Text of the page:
Southampton, N.Y. — Lots of folks have become accustomed to seeing Jordan Spieth’s name atop leaderboards, particularly at golf’s majors. So has Spieth.
Yet since winning the British Open last July, Spieth barely has been a factor on the weekends. He believed third-place finishes in Houston and at the Masters had indicated a turnaround heading into this week’s U.S. Open. But since Augusta, his best showing in five tournaments is a tie for 21st at the Byron Nelson, and he twice missed cuts, including most recently at the Memorial.
Not quite the stuff that rocketed Spieth to the top of golf, with Masters and U.S. Open wins in 2015, and his third major last summer at Royal Birkdale.
“Yeah, I think my patience has been tested, just not going into Saturday or Sunday with a legitimate chance to win but maybe once,” Spieth said Tuesday at Shinnecock Hills. “Technically the Masters, I didn’t really have a chance. The back nine, I ended up giving myself a chance.
“Yeah, just the limited number compared to previous years of chances I’ve had on the weekends has been frustrating.”
Spieth, 24, always has been mature as a competitor and person. When he went after the career Grand Slam for the first time last year at the PGA Championship, he wound up 10 shots back. No one contemplated he wouldn’t have won another PGA Tour title since, missing two cuts before the Masters and two more after.
While exasperated, Spieth, as always, believes he is close to the way out of this mini-slump — for him, at least.
“Over the last, since probably in between Austin (a first-round elimination by Patrick Reed in match play) and Houston was a really big weekend for me of settling down and getting back on the right track with things,” he said.
“And recognizing that it’s a long career, and, you know, results aren’t going to come by wanting them to come. They’re going to come by being obsessed with the process, getting back to the basics, being an athlete, figuring out within the swing, the intricacies of the game. Kind of the stuff — the reason I love to practice — that’s what’s going to kind of bring it back, and results aren’t everything.”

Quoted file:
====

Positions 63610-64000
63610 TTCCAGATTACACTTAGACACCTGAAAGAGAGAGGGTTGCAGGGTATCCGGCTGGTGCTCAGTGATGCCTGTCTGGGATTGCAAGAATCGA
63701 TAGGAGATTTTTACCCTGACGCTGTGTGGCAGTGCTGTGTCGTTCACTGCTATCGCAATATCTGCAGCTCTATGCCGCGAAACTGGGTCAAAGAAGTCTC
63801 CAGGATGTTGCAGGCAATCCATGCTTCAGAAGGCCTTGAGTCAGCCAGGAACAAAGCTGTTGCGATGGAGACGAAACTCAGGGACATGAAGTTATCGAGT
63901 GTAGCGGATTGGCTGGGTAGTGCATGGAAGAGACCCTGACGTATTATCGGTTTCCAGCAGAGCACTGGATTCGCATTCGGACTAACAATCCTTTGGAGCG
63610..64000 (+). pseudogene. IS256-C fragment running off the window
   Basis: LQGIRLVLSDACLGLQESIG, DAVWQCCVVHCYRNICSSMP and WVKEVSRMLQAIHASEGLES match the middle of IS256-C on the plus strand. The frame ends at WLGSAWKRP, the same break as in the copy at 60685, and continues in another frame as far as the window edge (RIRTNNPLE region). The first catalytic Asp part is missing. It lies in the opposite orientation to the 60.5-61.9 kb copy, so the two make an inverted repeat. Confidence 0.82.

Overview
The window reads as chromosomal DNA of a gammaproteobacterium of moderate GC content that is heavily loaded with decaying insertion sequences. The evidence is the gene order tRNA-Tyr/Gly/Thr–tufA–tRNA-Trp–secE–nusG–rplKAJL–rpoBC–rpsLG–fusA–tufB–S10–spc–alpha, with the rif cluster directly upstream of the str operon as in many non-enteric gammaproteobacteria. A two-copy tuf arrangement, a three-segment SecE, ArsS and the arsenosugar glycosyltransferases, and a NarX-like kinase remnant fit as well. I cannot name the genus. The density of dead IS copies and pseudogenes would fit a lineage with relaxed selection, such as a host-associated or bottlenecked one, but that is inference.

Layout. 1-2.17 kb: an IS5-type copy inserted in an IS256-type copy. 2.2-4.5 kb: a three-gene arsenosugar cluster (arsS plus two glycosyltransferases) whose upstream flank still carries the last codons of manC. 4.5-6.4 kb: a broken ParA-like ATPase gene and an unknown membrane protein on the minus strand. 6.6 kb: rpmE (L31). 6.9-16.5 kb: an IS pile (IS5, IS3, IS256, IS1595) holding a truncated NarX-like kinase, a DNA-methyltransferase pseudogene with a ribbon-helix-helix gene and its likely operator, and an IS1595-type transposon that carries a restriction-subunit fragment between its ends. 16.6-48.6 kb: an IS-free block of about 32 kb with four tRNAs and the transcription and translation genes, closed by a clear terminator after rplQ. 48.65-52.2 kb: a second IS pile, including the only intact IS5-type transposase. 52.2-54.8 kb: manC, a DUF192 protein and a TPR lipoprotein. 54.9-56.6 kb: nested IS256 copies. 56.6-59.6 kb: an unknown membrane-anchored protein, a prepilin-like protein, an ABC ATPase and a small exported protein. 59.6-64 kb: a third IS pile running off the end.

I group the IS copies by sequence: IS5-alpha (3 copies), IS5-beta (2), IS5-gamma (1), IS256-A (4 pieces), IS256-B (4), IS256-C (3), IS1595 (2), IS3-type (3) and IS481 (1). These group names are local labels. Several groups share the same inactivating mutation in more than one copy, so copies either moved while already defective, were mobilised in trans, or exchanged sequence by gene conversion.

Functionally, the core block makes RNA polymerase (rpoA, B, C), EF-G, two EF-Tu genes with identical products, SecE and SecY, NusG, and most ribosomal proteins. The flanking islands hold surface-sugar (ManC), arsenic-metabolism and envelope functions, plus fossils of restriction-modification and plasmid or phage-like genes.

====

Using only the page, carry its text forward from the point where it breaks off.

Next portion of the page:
Maybe not, except that when the results have been so spectacular so quickly, they become how you are measured by the public.
Spieth has won 11 times in his first five full seasons, including those three major championships. His putting skills are envied by many of his peers. So are his analytical breakdowns of shots, holes, his swing.
His optimism that all will be right again is praise-worthy — and probably accurate.
“I feel like my game is in the best shape it’s been in a long time, including last year,” he said. “And my results don’t necessarily speak towards that, but I feel that way, and so I’ll stick with the process, and they’ll surely come at some point.”
If that point is this week, Spieth must outshoot not only the sentimental fan choices (Tiger Woods and Phil Mickelson) but all of those young guns who have begun to grab majors: Reed, Justin Thomas, Brooks Koepka.
“It almost feels like I’m back in high school and college,” Spieth joked. “These are the same guys we used to battle it out with then, and I’d win one, then they would win one. It’s just blown up now because there was no coverage; no one really cared to watch us back then, and now people do.
“But it’s nothing different than what we’ve kind of been doing with each other for a number of years. It’s really cool to be out here doing it, but I don’t think we … think of it as a totally different experience than anything we’ve always kind of done.”
Where: Shinnecock Hills Golf Club, Southampton, N.Y., 7,445 yards, par 35-35-70
Purse: $12 million
TV: Thursday and Friday — 11 a.m. to 6 p.m. (FS1), 6 p.m. to 9 p.m. (Fox); Saturday — 11 a.m. to 8 p.m. (Fox); Sunday — 11 a.m. to 8:30 p.m. (Fox)
U.S. Open champions at Shinnecock Hills: James Foulis (1896), Raymond Floyd (1986), Corey Pavin (1995), Retief Goosen (2004)